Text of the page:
Ohinemuri Regional History Journal 21, June 1977


The daughter of Lord Bunce of England married the butler, John Farmer, against her father's wishes and as a result John and his wife emigrated to Canada. They settled there for some years and she bore him 11 children. They must have lived in reasonably comfortable circumstances for when the family began to grow up, they decided to emigrate to New Zealand bringing their family, with the exception of the two older girls who had previously married.

The parents took up farming in the Manawaru District. Two girls soon married, one to Tom Stanley, who was Mayor of Te Aroha for some years. The other lived in Auckland after her marriage. Of the seven boys, Andrew, George, Walter, and John (my father), all took up farming in Manawaru where Walter remained until his death in recent years. In 1904 Andrew left Te Aroha and purchased Kawau Island, being the last sole owner of it. He lived there with his family and mother for some years, gradually selling parts of the Island. He finally sold the last 46 acres and Mansion House in 1922. Dan, grandfather of Dan Farmer of Waihi, married but died as a young man, leaving one son, Dan (Dally).

Will and Sam Farmer went prospecting at Owharoa in 1875 and discovered the Smile of Fortune gold mine which they mined for some years. About 1895, Sam sold his home to Billy Edwards. Sam Farmer with his family left New Zealand and sailed for Russia for further mining operations. They stayed until forced to leave at the time of the Russian Revolution when the Czar and his family were murdered. They returned to New Zealand in 1917 and Sam died in Auckland in 1918. Our family presumed he was also buried in Auckland but perhaps he was taken back to Paeroa. (Ivy Ball makes mention of Sam Farmer's funeral in Journal 13, October 1970 Page 14 [see Journal 14: The Shepherd Family of Karangahake - E]). Will Farmer died in the late 1920's but his family stayed on in the family home. One daughter and four grandchildren still live in the Waihi-Paeroa area.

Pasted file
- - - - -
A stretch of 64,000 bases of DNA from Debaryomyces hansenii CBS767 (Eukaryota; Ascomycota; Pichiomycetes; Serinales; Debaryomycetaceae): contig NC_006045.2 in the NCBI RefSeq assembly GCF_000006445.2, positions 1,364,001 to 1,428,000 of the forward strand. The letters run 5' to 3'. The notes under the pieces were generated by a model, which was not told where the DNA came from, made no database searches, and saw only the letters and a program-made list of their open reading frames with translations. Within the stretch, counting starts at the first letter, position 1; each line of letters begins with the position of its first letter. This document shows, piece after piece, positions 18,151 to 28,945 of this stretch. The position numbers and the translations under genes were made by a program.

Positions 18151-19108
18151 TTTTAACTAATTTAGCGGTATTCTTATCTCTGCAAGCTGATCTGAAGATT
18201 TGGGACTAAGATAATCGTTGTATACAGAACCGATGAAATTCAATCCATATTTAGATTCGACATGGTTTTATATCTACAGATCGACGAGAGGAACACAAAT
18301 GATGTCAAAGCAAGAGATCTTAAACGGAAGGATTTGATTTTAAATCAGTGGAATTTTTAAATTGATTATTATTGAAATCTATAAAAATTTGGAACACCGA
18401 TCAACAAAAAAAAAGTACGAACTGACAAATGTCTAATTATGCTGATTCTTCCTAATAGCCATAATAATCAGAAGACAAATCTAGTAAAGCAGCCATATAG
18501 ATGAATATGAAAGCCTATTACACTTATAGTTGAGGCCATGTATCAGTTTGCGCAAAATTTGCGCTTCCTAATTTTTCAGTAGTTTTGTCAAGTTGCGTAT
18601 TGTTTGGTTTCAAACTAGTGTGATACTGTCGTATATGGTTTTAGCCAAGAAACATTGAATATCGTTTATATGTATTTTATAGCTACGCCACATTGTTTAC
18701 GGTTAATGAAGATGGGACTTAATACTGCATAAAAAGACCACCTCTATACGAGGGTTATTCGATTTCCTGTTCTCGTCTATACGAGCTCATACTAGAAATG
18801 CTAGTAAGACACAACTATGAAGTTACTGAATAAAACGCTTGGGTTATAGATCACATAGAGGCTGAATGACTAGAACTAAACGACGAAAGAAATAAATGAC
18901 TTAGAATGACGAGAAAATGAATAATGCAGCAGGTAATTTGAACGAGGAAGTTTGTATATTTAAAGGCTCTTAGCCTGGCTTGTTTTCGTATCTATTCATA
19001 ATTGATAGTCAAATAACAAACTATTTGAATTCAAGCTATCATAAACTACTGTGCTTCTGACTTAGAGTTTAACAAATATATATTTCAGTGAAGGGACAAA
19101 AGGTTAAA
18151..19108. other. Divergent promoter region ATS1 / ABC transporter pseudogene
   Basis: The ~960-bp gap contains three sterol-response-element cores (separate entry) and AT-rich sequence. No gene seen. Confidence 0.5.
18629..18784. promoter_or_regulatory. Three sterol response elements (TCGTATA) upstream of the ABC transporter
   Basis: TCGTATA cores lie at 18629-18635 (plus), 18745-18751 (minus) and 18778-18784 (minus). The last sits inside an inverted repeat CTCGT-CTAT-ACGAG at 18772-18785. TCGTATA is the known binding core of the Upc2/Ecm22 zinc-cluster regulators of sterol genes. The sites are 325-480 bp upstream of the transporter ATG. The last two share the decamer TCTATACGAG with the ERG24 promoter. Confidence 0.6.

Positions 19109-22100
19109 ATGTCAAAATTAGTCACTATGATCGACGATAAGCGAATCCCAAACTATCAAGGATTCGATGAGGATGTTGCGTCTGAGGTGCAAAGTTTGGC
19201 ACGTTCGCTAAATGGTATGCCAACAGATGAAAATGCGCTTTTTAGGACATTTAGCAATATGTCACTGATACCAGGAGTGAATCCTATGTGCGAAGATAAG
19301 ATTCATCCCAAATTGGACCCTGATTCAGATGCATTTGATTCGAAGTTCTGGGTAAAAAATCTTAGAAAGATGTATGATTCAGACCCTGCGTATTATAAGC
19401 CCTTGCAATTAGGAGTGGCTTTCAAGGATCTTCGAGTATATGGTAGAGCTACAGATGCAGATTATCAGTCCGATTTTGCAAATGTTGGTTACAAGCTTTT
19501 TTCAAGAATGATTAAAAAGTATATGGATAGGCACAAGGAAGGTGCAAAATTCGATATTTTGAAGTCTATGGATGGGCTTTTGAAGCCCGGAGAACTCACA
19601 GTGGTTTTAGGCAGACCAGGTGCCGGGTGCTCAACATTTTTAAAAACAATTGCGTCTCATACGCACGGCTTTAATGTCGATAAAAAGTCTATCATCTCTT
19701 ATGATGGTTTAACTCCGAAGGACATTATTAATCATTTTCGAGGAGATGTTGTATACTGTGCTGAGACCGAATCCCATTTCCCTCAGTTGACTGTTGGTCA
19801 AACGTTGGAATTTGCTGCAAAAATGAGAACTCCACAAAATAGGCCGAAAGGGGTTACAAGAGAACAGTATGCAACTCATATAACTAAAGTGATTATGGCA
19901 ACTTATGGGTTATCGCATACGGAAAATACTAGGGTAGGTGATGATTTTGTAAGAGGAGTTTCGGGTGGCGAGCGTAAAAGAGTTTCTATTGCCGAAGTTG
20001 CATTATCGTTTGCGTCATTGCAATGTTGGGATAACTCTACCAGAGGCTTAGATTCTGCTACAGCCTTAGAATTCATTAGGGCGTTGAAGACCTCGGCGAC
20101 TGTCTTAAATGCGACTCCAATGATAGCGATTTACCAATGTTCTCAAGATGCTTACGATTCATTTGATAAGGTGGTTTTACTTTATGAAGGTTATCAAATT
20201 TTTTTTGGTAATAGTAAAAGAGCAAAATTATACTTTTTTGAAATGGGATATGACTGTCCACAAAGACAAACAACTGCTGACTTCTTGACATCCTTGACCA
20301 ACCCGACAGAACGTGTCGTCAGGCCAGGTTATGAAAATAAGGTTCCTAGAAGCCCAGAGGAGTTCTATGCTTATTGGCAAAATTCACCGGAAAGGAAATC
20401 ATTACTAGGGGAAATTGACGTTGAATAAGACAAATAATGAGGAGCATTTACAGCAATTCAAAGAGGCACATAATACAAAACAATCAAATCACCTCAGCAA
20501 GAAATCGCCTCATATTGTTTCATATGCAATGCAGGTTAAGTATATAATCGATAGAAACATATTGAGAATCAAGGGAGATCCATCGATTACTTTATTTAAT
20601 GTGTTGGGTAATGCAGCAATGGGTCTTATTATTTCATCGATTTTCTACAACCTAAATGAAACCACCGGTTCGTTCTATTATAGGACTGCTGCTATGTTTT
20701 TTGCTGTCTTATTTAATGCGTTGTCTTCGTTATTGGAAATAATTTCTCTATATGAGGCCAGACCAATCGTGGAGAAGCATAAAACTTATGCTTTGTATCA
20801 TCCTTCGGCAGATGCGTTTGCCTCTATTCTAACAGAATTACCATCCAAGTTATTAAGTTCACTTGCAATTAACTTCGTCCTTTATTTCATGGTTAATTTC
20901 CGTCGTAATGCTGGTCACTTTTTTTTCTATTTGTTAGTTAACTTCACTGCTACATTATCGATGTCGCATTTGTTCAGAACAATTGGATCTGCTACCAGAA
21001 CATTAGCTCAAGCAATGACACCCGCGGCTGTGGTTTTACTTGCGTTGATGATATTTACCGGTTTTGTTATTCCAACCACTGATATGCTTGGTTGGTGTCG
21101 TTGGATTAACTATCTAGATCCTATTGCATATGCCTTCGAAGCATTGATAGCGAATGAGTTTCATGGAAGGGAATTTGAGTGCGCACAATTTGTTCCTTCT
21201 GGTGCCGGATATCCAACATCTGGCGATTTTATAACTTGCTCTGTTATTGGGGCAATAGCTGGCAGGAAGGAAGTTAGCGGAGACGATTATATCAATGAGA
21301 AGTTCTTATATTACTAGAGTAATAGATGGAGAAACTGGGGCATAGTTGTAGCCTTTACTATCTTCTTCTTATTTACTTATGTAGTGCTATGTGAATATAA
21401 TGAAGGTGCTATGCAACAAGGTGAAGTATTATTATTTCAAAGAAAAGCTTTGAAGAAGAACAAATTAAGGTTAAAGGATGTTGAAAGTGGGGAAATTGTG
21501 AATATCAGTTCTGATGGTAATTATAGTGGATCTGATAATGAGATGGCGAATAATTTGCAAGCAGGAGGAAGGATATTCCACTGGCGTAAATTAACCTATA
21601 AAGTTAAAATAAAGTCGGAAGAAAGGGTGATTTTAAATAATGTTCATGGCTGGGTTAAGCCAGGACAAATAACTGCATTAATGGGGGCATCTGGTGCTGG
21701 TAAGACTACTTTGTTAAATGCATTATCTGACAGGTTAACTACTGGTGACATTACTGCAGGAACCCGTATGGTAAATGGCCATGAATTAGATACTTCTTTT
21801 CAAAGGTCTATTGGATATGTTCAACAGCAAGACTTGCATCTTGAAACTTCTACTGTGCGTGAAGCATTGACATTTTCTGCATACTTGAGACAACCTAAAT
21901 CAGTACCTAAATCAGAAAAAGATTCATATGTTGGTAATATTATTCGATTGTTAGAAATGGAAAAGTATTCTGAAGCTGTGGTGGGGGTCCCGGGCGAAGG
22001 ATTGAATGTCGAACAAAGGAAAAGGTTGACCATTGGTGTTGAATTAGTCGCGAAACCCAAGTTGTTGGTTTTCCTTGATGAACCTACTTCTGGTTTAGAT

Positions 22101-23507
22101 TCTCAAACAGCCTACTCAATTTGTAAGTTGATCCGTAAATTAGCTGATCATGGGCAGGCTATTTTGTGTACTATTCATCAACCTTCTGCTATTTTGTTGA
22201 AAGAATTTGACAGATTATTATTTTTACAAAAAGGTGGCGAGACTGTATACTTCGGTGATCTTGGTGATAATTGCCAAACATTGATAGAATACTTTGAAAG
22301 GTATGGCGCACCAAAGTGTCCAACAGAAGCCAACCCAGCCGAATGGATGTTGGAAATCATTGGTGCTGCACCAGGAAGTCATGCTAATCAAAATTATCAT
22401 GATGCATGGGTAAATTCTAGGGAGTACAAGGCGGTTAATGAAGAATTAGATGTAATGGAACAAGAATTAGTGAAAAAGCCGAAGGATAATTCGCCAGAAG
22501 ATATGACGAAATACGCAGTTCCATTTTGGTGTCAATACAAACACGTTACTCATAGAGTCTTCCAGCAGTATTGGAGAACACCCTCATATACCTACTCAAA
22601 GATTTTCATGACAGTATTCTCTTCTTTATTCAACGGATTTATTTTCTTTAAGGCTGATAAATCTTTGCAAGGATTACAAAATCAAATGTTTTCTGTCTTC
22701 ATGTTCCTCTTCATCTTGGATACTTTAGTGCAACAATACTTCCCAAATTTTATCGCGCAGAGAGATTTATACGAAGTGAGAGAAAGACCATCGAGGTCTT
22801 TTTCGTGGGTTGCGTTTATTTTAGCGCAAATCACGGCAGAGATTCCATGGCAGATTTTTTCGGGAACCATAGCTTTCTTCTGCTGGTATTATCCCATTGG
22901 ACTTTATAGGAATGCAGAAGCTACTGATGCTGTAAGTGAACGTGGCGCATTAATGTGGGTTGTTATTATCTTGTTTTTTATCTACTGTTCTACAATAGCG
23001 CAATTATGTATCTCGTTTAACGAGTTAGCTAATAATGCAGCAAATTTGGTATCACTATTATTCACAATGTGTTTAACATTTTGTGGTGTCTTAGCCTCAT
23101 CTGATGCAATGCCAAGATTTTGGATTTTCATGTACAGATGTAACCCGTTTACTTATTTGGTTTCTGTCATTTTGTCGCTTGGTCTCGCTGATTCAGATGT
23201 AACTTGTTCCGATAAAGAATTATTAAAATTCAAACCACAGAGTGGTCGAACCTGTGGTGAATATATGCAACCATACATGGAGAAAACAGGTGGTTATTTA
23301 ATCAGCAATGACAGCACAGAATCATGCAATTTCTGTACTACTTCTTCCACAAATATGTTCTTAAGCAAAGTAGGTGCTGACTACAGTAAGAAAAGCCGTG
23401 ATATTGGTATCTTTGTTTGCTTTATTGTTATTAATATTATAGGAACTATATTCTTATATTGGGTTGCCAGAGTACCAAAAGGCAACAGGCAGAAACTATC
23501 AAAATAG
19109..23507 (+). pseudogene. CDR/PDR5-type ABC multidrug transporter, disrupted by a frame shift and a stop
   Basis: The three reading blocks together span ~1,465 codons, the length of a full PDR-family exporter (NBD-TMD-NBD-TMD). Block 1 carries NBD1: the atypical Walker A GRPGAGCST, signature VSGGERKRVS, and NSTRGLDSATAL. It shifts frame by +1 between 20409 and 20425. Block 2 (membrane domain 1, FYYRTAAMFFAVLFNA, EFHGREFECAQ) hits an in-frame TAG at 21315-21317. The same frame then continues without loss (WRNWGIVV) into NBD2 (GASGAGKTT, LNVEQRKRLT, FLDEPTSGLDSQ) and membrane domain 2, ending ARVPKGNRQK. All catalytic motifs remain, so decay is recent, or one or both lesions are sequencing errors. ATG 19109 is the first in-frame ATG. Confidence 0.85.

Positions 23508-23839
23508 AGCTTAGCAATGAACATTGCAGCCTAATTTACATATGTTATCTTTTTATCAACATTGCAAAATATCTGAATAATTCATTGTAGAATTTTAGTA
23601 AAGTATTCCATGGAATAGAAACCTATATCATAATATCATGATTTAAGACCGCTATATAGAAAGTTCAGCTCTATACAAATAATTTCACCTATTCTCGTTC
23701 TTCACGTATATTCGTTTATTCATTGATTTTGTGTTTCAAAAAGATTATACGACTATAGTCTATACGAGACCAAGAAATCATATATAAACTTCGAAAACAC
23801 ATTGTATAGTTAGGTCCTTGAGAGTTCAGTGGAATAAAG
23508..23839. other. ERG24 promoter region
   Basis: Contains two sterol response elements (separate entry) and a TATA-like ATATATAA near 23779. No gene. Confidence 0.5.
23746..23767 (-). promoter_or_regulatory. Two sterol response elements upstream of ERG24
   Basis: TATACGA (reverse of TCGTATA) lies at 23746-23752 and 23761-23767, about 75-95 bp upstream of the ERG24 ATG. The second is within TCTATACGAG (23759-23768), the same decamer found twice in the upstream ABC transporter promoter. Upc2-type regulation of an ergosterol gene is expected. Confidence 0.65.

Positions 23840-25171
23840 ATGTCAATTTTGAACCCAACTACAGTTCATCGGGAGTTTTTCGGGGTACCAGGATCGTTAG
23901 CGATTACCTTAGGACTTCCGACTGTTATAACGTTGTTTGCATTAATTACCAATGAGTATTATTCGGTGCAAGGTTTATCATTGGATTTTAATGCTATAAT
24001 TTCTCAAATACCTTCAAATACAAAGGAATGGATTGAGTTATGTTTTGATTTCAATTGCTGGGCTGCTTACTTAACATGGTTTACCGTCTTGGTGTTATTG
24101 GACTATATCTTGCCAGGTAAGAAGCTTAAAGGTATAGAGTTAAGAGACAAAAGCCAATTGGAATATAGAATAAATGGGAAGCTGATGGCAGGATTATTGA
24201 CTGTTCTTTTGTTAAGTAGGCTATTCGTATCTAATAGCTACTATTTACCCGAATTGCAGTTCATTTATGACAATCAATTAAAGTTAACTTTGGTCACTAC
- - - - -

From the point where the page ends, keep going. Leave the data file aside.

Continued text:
Billy Edwards who purchased Sam Farmer's home (next to Sonny Frearson's parents at Owharoa) came to Owharoa in 1895 to work on the construction of the Waikino Battery bridge after which he worked as a carpenter in the Battery until his death in 1922. My husband, also Bill Edwards, worked as a carpenter in the Battery for most of his working life, leaving there in 1914 for the First World War and he took part in the Gallipoli Campaign. We returned to Waikino in 1920 and our family of three grew up there, the two boys having their first jobs at the Battery, during the depression, one of them learning the electrical trade. We left Waikino in 1946 when we knew the Battery days were numbered.